When the film was ready in its rough-cut stage-before it goes into post-production, which is background music and other things-nobody except Adi had seen it.
We had a screening for my mum and dad. It was just the four of us-Adi, me, my mum and dad. They were nervous as hell. A lot of money had been put into the film. A lot was riding on it, because my father had dealt with so much financial loss, even with Duplicate. This was something of a last-ditch attempt. If this went wrong, we would not be able to afford making another film.
I had started feeling the pressure once Duplicate bombed. But I had a strange kind of confidence in my film, although I was really afraid too. I felt if this film went wrong, we would have to sell property or take other drastic measures. My father had taken heavy loans, and put a lot of our equity at stake. It was a 14-crore-rupee film at that time. That was a lot. Especially for a new director.
We were watching the film at a preview theatre called Dimple. After it finished, my parents couldn't get up from their seats. Adi got up, I got up, and then my mother and father got up. I could see my mother's feet and hands trembling; it was an emotional film and I don't think Mom and Dad could believe that what they had just seen was made by their son.
I held my mother's hand, she hugged me, and my father just broke down. The three of us wept for something like forty-five minutes. I've never seen my father cry after that. I've seen him upset, I've seen him depressed. But I've never seen him break down like he did that day. Adi quietly stepped out. There was one production person alongside, and he realized it was a moment where we had to be left alone. Seeing my father cry made my mother even more emotional, because we had never seen him like this, weeping like a baby.
Then he sat down, we gave him some water, but he was crying so much that he couldn't even bring himself to say, 'I'm so proud of you'; every time he opened his mouth, he would choke. And finally when he said those words, he broke down again. He just kept crying for forty-five minutes or so and it was an embarrassing sight. He was sixty-five and to see him break down like this was something new for me. I'd always seen him as a strong leader, a survivor.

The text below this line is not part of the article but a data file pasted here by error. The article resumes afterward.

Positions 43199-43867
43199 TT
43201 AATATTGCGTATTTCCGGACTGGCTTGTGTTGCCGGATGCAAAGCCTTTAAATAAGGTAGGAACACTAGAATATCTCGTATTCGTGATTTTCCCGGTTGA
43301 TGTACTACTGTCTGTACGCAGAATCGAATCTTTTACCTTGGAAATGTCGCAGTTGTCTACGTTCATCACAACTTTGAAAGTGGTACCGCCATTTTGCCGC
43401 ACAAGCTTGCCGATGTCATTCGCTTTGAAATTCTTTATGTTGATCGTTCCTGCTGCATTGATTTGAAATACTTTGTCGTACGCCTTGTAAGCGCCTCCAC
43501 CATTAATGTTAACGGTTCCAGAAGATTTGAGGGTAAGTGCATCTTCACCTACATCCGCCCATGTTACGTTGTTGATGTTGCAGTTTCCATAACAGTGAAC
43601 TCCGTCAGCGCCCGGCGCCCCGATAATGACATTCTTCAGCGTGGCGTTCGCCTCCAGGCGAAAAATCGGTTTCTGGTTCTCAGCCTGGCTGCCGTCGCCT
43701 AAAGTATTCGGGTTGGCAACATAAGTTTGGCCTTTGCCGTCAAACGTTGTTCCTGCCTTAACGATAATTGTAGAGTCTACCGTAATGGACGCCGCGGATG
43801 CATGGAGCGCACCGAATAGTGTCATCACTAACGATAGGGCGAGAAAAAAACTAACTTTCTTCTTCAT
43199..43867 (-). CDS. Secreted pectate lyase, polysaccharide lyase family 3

Adi walked in after a while and asked, 'Does this mean you liked it?' My father replied, 'It's the best film in the world. My son has made the best film in the world.' He just kept saying, 'It's the best film in the world.' And that was all. As for my mother, she said, 'I can't believe my son made this movie!' She kept saying, 'I cannot believe my son has done this. He created this world, and this movie.' She hugged Adi whom she had always been very fond of.
Soon after, we got down to the post-production work, and getting the film ready for release. Everything was on track. A film called Bade Miyan Chote Miyan was also releasing on the same Friday. It was a Diwali release.
My father decided that he was so proud that he wanted to have a premiere. On Monday, we were writing out the cards, dispatching them through production. My maasi had come to the house to help us. I went down to drop her. My mother was alone at home, even the servants were not there, all of them had gone out. The phone rang. My mother picked it up, and it was a call from the underworld. A man's voice said, 'Your son's wearing a red T-shirt, I can see him right now. And we're going to shoot him if you release this film on Friday.' For some reason, they didn't want the film to be released that Friday; we didn't know why. It was a call from Abu Salem, and my mother was shaking with terror. She put the phone down and ran towards the door. She pressed the lift number, and I was coming up. As I came up those nine floors, she was going through really tough moments. When I reached, she just dragged me to the room and said, 'You have to call the cops. This call has come and they said they're going to shoot you, they don't want you to release your film this Friday . . .'
That evening, my father, Shah Rukh, the cops, Adi, everybody was there. The cops advised us, 'We will protect you but you have to go ahead. You can't show your fear. You have to have the premiere on Thursday.'
But my mother said, 'What does this mean?' We were a simple family. We'd never had the underworld calling us to stop the release of a film. We'd never dreamt that something like this could even happen to us. My mother said, 'We don't want all this nonsense.'